Today, I'm reviewing the first novel of RV Raman, a new author. I received this in the mail when I was vacationing in Mussoorie, and I finally found the time to finish this book.
Author: RV Raman
Genre: CorporateThriller (Fiction)
Publisher: Hachette India
Pages: 289Price: Rs.250 (Paperback)
- Varsha: Assistant Manager at CBS & Co., one of the 'Big Five' global accounting firms
- K. Subramaniam a.k.a. Subbu: Senior Partner at CBS, and a mentor and fatherly figure to Varsha
- R.C. Visht: Chairman of First Line Credit (FLC) Bank
- Praveen Ranade: Detective Inspector
'Fraudster' opens with the death of Shruti Mathur, a young employee at Devalkar Bank. She is killed when she falls off a local train between Sion and Kurla. This comes shortly after she gives her statement to the commission investigating a large scale fraud, and is fired by her employer who considers her negligent.
Visht, who is on the panel investigating the fraud, discovers that Shruti has been framed and his bank (FLC) has been a victim of deceit. A tragedy befalls Visht and his close associate, Subbu. This devastates Kamini (Visht's daughter) and Varsha, but they pull themselves together and help the police in their task.
The story mainly revolves around Varsha and Kamini who are attacked for an important piece of evidence that incriminates the powerful mastermind behind the fraud. The perpetrator of the crimes is somebody close to them, but the girls are not sure who. There is some action in the story, complete with fire, gunshots, fisticuffs and chasing in dark, narrow and desolate alleys.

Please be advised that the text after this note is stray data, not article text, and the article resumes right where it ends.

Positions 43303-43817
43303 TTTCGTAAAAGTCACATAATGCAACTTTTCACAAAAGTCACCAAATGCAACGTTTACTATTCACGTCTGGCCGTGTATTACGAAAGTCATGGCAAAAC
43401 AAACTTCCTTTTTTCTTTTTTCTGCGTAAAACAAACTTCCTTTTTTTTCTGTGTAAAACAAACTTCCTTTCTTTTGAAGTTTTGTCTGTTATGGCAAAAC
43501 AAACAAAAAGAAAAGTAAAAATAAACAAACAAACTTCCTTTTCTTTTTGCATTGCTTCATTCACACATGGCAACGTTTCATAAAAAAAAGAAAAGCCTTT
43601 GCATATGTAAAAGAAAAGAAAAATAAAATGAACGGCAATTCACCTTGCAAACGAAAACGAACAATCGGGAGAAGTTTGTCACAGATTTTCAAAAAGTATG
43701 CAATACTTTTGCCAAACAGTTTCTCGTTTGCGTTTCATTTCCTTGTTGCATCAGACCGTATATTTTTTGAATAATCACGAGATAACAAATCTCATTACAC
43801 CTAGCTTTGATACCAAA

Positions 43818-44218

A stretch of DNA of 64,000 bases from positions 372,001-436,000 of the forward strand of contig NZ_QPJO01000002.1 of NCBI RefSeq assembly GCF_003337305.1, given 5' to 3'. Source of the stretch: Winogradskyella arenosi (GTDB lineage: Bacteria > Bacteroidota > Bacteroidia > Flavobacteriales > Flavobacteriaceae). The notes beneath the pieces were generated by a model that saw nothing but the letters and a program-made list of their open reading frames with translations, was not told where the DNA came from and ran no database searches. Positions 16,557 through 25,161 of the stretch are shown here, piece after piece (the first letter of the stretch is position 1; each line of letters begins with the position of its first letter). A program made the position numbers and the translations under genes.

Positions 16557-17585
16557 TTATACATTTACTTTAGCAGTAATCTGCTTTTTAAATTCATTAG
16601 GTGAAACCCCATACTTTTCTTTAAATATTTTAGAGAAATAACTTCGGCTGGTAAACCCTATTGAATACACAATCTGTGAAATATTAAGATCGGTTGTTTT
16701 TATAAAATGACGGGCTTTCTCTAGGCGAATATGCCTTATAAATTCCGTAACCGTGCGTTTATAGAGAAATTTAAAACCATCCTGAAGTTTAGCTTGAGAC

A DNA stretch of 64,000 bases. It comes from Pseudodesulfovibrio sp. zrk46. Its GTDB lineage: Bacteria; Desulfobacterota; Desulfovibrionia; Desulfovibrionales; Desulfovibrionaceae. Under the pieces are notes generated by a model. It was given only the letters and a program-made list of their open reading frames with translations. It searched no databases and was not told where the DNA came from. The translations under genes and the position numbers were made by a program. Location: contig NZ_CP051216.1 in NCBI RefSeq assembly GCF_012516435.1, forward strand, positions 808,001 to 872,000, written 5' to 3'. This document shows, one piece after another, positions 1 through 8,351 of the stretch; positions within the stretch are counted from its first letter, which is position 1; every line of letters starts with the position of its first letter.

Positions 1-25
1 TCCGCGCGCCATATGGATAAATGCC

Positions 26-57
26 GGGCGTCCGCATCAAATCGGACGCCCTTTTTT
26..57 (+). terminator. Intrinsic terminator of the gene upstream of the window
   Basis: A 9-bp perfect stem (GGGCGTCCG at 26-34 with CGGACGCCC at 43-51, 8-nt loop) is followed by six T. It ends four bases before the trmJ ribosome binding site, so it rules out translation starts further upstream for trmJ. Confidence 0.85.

The book seeks to answer some glaring questions:-
- Are the deaths by accident or by design?
- Who is the real fraudster?
- Will the fraudster ever be brought to book?
The book cleverly examines in a story the real-world scams that many a politician has been imprisoned for, but takes care to remove any direct reference to any individual/incident/party.
Raman's story has no loopholes, but it is evident that he is not a natural storyteller. The book is very focussed and the plot is linear. The content gets a bit repetitive as the structure of the fraud is revisited every few chapters, but the story largely remains interesting.
The author does a great job of detailing the day-to-day functions of risk management teams in banks, audit firms and IT Security personnel. The fact that Raman has experience in related fields is clear. He draws inspiration from his own world and makes a bold attempt at using similar scenarios for the novel.
I give this book an overall rating of 6 on 10 for a crisp plot and even pace. It misses a few points for keeping the story too simple and the language a tad bit ordinary. Nevertheless, it's a good book to keep you from getting bored on train journeys.
* * *
This book review is part of The Readers Cosmos Book Review Program and Blog Tours. To get free books, reach out to thereaderscosmos.blogspot.com.